Turkey's influential National Security Council called on parliament today to allow the United States to station troops there for a possible war against Iraq, but made its recommendation contingent on "international legitimacy."

Turkish leaders have interpreted that phrase to mean that there must be a U.N. resolution authorizing war, and the council did not specify how fast parliament should act. As a result, the Bush administration seemed to have moved an important step forward in its quest to organize a northern front against Iraq from Turkey, but was left without the green light it has been seeking for weeks from the government in Ankara, the Turkish capital.

The security council, which includes Turkey's military leadership as well as the prime minister and other key civilian leaders, is considered the decisive voice in the country's military affairs and foreign relations. Its call on parliament to act was thus likely to please U.S. war planners. But according to the Turkish constitution, parliament must vote on any decision to host foreign troops, leaving the final word to the governing Justice and Development Party, which is facing a public that strongly opposes war.

In a convoluted two-page statement issued after an overtime meeting, the council was vague on the crucial question of timing, urging the government to call a vote "according to a calendar to be determined by monitoring developments."

U.S. officials have expressed fear that, given the political sensitivities here, the vote will come too late for the Pentagon to position the forces that could invade Iraq across its 250-mile border with Turkey. "The important thing to us is timing, timing, timing," said a U.S. official.

When an attack might come remains unclear, even in Washington. But the military encirclement of Iraq assumes Turkish cooperation: Elements of the 1st Infantry Division, based in Germany, have already received orders to deploy to Turkey as soon as they receive authorization from Ankara.

The council's public statement made no mention of the size of the force Turkey might accommodate, although negotiations between Turkish and U.S. officials have concentrated on scenarios that would put no more than 20,000 infantry on Turkish soil at any given moment. The Bush administration has also asked Turkey to accept war planes at several military bases in addition to the one at Incirlik, from which U.S. and British planes have enforced a "no-fly" zone above northern Iraq since the 1991 Persian Gulf War.

Analysts and officials said such details were surely discussed in the six-hour meeting, but the public statement was confined to broad recommendations. "The government will base its political decision on this recommendation," said a Turkish official.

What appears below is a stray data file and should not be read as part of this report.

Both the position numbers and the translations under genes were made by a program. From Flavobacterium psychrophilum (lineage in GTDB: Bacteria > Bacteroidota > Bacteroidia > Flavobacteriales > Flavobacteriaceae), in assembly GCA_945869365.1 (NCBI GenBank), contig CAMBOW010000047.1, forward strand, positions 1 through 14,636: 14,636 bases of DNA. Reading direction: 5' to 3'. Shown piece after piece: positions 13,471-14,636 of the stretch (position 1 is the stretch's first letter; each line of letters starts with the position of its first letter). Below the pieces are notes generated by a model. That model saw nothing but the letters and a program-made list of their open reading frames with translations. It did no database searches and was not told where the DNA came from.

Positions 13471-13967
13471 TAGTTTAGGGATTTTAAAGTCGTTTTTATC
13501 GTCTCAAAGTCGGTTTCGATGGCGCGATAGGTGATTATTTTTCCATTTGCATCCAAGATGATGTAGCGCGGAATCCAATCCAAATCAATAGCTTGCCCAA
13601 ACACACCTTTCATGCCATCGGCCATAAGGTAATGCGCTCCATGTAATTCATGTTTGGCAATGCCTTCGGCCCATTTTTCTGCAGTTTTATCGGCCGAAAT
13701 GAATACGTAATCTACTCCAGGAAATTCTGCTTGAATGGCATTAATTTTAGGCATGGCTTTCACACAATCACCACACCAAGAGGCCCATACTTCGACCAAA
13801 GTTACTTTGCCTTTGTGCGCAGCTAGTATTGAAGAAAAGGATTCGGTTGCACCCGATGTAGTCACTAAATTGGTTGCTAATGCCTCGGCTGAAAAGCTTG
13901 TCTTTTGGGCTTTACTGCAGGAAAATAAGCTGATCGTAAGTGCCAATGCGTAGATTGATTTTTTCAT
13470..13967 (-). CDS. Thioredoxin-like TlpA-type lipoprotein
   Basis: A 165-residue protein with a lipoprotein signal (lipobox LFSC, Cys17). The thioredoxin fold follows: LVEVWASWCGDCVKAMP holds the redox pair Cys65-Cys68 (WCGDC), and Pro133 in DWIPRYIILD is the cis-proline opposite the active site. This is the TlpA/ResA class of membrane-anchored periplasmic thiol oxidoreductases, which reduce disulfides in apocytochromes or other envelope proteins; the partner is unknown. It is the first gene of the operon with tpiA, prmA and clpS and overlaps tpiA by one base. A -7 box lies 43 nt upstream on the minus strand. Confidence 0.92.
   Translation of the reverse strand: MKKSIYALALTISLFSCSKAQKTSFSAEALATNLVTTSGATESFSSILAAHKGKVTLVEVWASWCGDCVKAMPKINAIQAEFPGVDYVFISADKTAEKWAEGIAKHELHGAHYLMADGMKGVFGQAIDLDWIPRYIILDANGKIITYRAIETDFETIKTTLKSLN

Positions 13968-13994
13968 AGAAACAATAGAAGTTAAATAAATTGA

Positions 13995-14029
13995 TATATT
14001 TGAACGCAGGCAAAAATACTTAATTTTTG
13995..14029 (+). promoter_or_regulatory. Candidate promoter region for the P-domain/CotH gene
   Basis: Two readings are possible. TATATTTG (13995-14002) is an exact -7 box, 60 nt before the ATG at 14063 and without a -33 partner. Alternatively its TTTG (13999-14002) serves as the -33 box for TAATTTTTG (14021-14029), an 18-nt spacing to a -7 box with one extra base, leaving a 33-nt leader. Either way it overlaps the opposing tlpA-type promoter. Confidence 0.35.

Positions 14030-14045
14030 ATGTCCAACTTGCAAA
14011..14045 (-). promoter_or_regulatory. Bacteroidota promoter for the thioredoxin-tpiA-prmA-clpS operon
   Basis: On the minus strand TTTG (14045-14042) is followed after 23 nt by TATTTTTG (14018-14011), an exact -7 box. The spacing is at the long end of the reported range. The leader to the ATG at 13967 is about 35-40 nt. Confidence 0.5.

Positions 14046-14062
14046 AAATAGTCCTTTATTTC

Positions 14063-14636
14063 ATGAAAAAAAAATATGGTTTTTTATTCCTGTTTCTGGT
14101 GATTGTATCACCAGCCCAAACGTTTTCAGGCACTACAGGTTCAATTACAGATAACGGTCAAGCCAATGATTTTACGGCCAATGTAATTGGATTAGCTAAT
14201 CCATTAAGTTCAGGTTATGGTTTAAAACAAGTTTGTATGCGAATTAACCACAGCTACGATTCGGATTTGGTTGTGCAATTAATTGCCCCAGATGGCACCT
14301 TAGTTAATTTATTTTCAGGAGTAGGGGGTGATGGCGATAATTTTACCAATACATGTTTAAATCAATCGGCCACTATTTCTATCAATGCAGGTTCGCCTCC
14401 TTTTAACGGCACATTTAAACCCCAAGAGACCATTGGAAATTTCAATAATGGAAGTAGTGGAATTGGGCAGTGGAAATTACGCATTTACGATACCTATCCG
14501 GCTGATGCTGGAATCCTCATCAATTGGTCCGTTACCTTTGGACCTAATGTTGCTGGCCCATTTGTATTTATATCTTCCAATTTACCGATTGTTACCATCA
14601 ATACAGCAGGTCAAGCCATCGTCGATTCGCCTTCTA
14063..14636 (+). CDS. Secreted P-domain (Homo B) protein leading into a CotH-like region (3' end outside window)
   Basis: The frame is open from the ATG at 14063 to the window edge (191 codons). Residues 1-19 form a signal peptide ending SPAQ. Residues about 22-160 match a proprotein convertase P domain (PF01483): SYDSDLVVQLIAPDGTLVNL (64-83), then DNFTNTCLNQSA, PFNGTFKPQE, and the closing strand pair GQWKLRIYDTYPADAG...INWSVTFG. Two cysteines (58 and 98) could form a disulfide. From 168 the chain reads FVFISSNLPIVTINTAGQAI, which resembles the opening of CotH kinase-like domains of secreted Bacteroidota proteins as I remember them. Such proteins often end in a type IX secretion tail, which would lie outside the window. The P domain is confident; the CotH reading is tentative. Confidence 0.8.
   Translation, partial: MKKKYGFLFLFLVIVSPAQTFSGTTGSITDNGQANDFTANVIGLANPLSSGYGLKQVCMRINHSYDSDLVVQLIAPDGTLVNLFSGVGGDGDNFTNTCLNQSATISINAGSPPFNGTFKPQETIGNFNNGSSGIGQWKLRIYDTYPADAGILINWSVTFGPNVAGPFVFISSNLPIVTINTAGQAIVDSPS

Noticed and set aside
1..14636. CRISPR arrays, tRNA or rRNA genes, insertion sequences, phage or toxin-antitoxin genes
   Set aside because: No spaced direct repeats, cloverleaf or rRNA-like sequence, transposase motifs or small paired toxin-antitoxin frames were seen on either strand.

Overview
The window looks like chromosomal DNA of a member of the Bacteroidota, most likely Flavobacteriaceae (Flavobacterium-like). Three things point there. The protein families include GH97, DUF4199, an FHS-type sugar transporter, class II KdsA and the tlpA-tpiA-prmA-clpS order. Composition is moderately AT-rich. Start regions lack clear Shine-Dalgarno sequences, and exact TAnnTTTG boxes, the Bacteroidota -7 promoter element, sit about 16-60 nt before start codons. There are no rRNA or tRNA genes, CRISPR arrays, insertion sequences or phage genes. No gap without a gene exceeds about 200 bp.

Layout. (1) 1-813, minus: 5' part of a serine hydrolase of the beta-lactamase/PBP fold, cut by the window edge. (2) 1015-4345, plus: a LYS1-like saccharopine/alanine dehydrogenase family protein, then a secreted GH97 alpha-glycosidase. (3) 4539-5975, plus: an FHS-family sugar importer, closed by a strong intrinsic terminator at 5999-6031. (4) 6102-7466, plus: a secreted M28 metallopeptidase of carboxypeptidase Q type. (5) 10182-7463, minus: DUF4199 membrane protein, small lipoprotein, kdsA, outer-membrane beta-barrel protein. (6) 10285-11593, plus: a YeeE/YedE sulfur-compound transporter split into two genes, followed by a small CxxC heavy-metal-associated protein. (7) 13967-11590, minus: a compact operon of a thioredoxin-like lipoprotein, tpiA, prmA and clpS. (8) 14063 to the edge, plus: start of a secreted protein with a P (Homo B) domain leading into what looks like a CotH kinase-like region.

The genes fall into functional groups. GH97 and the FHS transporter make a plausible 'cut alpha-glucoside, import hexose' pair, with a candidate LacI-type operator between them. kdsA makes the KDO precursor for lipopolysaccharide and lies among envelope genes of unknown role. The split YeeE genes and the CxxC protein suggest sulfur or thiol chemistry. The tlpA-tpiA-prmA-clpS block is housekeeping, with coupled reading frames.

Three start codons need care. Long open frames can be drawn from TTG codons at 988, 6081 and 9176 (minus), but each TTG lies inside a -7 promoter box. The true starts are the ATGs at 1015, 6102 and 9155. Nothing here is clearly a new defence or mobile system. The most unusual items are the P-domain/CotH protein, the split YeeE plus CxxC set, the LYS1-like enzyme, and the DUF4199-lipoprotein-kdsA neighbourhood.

A Turkish diplomat, asked whether the statement would satisfy U.S. calls for a clear answer from Turkey, replied: "I don't think it will frustrate them. It's the first time we specify the [wartime] article of the constitution. So it's more prone to satisfy the U.S. administration, I should say."

Another Turkish official called the statement balanced in urging on the peacemaking effort Turkey has spearheaded in recent weeks while acknowledging the time has come to prepare for "military measures required to protect fully Turkey's national interests against possible unwanted developments."

A spokesman for the U.S. Embassy in Ankara, where the council convened, declined to comment.

The opaque references to "a calendar" apparently referred to future U.N. Security Council meetings, although Turkish officials have suggested that NATO could provide the "international legitimacy" the council requires. Turkey's foreign minister, Yasar Yakis, urged the alliance to authorize deployment of Patriot anti-missile systems and other defenses against the possibility of an attack from Iraq.

The Turkish military has begun preparations for a war on its southeastern border. The Reuters news agency quoted a military official as saying 10,000 troops have moved "to different areas in the region" in recent days. On Wednesday, the general staff announced additional armor and materiel were being shipped to forces in the border region, which has been the site of a 15-year conflict against the country's Kurdish separatists.

Turkish officials say the military is prepared to deploy thousands more troops several dozen miles farther into Iraq in the event of full-scale war, but only to assure the security of its own border and prevent refugees from pouring into Turkey, as they did in the Gulf War.

Many in this Muslim nation of 67 million are also worried about the potential economic fallout of a conflict, quoting estimates that the Gulf War cost the roughly $50 billion in lost cross-border trade and tourism revenue. To counter those concerns, the Bush administration has assembled a package of grants, loans and loan guarantees worth as much as $14 billion.